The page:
Indian scientists develop model to gauge density inhomogeneity in solar corona

Indian scientists have developed a new approach to estimate the amount of density inhomogeneity in the solar atmosphere

A new theoretical model that would help quantify the inhomogeneity in density of the solar corona generated by the turbulence in the electrically conducting, magnetized fluid present as plasma in it has been developed by Indian scientists.

Scientists from Aryabhatta Research Institute of Observational Sciences (ARIES), Nainital, an autonomous institute under the Department of Science & Technology, have developed a new approach to estimate the amount of density inhomogeneity in the solar atmosphere, which can be quantified by the density filling factor, which is a fraction of the volume occupied by the over-dense regions with respect to the entire volume of the medium. This method involves numerical simulation. 

It needs to be noted here that the electrically-conducting, magnetized fluid present as plasma in the solar corona, which is a dynamic medium, is known to develop magneto hydro dynamic (MHD) wave-driven turbulence. And, this acts as an important catalyst in the heating up of the solar corona by millions of degrees.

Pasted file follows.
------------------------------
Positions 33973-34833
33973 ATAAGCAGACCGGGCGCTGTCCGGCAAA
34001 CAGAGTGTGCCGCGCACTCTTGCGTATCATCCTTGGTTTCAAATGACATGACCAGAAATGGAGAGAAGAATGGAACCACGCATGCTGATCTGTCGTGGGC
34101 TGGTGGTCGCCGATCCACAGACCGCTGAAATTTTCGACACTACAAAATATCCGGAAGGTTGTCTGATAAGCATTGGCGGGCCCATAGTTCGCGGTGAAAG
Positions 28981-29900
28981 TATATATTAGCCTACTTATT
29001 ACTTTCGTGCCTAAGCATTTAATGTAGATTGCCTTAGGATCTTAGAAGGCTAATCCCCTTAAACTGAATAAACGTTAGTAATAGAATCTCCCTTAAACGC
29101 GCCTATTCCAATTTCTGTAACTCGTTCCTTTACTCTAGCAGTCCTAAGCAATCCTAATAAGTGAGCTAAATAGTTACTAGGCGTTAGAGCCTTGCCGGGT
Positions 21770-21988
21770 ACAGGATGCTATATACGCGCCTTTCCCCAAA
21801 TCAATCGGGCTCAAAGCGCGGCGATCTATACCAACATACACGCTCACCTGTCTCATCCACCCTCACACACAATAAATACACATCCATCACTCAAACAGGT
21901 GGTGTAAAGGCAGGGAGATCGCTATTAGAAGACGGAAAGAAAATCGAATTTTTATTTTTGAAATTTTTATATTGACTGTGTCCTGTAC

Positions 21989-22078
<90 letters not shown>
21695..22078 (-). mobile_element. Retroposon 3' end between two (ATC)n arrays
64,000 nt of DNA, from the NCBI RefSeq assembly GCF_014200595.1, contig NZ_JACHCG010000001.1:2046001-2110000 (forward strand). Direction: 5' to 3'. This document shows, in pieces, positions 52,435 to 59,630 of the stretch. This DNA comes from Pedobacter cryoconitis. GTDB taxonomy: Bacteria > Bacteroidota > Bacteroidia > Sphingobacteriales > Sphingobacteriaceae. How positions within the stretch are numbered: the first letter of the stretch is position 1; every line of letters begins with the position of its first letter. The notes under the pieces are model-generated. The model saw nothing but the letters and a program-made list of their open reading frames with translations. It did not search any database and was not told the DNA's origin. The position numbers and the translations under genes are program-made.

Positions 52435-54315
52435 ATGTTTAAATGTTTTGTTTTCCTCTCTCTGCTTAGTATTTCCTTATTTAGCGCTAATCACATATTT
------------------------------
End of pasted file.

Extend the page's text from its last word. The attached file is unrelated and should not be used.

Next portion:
Study on solar corona heating problem

If one takes into account the magnitude of the heating process, it would come to light that it is a factor of a thousand times higher than the solar surface. The reason behind heating of the solar corona to such a high temperature hasn’t yet been explained with clarity, but it has come to be known as the ‘coronal heating problem’ in the solar physics community.

Turbulent motion in a fluid is characterized by chaotic changes in pressure and flow velocity. But, due to the extremely hot temperature in the solar corona, the material in the solar corona becomes like a soup of charged particles, which is called plasma. Propagation of the MHD waves in a plasma medium can cause turbulence. When the MHD-wave propagates through the medium, it carries energy, and the amount of energy depends on the density inhomogeneity of the medium.

Model by Indian scientists Dr Samrat Sen and Dr Vaibhav Pant

This model, developed by Dr. Samrat Sen, a post-doctoral researcher at KU Leuven, Belgium, and Dr. Vaibhav Pant, has been published in The Astrophysical Journal. It elaborates on two different methods to calculate the density filling factor. One involves calculation of the density filling factor from the area measurement obtained from the simulated data. The second method in the meanwhile, talks of forward modelling, which is explained as the use of specific model to produce an outcome according to the user interests, used for the spectroscopic measurement to estimate the density filling factor.

The researchers have found that the theoretically estimated values are in good agreement with the observed values in the solar corona. According to the study, MHD wave-driven turbulence increases the filling factor of the overdense structures, and the medium becomes more density homogeneous.

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